A move towards parametrics in captives

Thomas Keist of Swiss Re discusses the current interest levels in parametric solutions for captives.

Captive Review (CR): What are the interest levels at this time in utilising parametrics within a captive to cover environmental risks?

Thomas Keist (TK): In general, corporates are, at least in principle, more interested in parametrics at this time for two reasons. First, we are in a hard market and therefore prices increase and clients look for alternatives. Second, with respect to capacity, sometimes when you look for  solutions, you might find the capacity you need in parametrics which cannot be found in the traditional marketplace, possibly as a carve-out solution from your property program for specific nat cat perils.

Climate change-related environmental risks are what more enquiries around parametrics are centred on at this time. While these may relate to temperature, precipitation, river water levels, , droughts or floods, the most common risk covered by parametrics is for windstorms and hurricanes.

CR: What are the challenges of placing parametric policies into a captive?

TK: Regarding the captive industry, there has been, in principle, a clear uptick in interest around applying parametric policies within a captive. The problem, however, lies in implementing parametric covers within a captive. This is a more complicated process because the question is: how does the captive transform the coverage they buy on a parametric basis into the coverage of the captive’s insureds?

One thing which is well known regarding parametric insurance, is that you have a so-called basis risk. Of course, captives rely heavily on the indemnity principle, sincethe insureds within the corporate are very much dependent on the indemnification for the losses they are experiencing. However, a parametric cover is not an indemnification. The result of a parametric policy is a fixed payout based on that parametric trigger. Therefore there may well be a difference between what the parametric cover pays and what the loss actually involves on the insureds side. This leads to another question: can the captive pass on that basis risk to the insured? If yes, then the captive, in its coverage towards the insureds, just reflects the basis risk that comes from the parametric cover they buy from the market.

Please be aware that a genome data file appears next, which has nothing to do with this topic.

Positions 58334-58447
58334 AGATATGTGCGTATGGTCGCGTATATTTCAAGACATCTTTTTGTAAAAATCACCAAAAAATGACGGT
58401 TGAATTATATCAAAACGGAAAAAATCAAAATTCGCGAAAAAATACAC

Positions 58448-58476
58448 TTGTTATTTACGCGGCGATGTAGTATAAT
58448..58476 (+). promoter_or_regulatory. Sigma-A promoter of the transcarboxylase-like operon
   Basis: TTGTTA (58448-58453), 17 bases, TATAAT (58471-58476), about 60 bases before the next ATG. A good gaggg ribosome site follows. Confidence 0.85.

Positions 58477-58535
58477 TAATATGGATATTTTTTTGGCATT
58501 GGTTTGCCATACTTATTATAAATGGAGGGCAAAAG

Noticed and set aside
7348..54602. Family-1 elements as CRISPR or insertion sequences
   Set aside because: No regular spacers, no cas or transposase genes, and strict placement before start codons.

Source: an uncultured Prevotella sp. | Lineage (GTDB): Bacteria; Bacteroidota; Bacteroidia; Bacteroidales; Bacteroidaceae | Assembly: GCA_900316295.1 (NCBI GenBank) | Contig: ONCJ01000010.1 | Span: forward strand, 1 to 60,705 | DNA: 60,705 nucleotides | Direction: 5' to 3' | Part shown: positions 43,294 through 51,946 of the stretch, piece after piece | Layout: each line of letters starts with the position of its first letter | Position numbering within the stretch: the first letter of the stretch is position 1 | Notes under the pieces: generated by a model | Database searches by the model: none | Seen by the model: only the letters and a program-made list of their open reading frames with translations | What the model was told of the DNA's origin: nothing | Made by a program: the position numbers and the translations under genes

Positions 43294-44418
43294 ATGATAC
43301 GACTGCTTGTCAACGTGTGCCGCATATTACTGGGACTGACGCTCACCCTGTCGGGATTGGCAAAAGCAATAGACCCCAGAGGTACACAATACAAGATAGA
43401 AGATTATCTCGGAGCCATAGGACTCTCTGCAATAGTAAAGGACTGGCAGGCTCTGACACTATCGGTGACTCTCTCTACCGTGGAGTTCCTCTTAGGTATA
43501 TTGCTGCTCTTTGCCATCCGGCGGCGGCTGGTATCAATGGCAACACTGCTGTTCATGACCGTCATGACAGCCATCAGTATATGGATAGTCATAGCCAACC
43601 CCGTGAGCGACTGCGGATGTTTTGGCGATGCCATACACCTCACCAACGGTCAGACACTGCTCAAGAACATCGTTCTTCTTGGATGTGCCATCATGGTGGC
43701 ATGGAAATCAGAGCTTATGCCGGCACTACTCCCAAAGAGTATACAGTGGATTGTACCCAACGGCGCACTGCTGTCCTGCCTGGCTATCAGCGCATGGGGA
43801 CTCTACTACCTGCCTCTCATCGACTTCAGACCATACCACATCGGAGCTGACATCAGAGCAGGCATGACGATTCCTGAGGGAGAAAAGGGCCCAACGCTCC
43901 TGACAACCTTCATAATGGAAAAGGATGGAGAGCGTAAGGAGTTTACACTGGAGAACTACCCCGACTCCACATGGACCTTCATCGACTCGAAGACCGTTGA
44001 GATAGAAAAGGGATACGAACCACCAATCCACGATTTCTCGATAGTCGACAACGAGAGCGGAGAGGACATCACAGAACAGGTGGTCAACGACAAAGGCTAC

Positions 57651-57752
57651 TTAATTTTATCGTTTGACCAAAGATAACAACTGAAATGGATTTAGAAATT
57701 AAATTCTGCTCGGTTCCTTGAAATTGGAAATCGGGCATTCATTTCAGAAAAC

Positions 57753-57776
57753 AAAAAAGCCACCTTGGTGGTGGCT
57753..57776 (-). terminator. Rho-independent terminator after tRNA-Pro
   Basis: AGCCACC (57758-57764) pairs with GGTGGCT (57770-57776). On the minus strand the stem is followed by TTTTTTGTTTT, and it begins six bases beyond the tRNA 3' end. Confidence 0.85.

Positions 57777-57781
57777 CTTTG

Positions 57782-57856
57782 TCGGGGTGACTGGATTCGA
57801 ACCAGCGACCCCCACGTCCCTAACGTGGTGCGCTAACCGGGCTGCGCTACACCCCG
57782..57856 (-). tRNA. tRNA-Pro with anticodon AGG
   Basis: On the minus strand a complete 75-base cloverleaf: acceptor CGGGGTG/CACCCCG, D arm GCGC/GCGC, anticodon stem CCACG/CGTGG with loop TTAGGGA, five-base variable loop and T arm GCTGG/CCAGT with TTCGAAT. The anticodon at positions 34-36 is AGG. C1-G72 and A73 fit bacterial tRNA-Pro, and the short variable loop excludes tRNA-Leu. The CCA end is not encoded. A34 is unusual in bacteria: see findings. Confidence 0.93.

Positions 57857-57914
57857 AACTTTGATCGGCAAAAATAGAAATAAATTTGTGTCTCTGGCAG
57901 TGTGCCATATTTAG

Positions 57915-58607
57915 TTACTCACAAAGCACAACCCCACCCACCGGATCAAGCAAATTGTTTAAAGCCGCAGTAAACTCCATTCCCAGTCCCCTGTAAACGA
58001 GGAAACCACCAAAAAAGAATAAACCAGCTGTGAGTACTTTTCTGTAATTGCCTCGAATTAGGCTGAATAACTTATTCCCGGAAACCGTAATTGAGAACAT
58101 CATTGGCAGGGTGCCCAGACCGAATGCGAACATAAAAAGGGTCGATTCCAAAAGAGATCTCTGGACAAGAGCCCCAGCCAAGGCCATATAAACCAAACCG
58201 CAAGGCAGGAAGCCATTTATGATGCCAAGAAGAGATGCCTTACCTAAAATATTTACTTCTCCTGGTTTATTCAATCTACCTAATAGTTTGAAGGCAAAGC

On the other hand, if the basis risk is not acceptable to the insureds, and they want 100% indemnification for the losses they have, the captive might actually act as the transforming entity and, assuming the capitalisation of the captive is large enough, the captive might accept the basis risk coming from the parametric (re)insurance and still provide indemnity insurance on the front end to its insureds — a case of the captive transforming this parametric basis risk into an indemnification coverage. If there is any gap in between — whether the parametric payout is more or less — the captive would itself take the basis risk on.

Once a captive is large and mature enough and diversified enough, it could act as this transforming entity, allowing an efficient parametric insurance buying process while still providing indemnity insurance to its insured. In principle, this is a consideration I see working for captives and parametrics. However, in real practice, I often see that this is a stumbling stone for captives towards buying parametric insurance.

CR: Does the captive industry think of basis risk as more of an obstacle than it truly need to be?

TK: From a theoretical point of view, this is true since basis risk can be greatly mitigated. The better modelled the parametric solution an individual ultimately buys, the lower is the basis risk. And there is more and more means and data to achieve that today. This, however, is just the theory. In practise, buyers of parametric solutions often go for less customized, but bear commoditised, easy to understand solutions. And then one could look at it empirically: how often did the parametric solution – therefore – disappoint? In other words  how often did the corporate suffer a loss yet within the parametric solution coverage was not triggered and didn’t pay out? These considerations feature in practise more prominently in those who have already decided against applying a parametric coverage in their captive.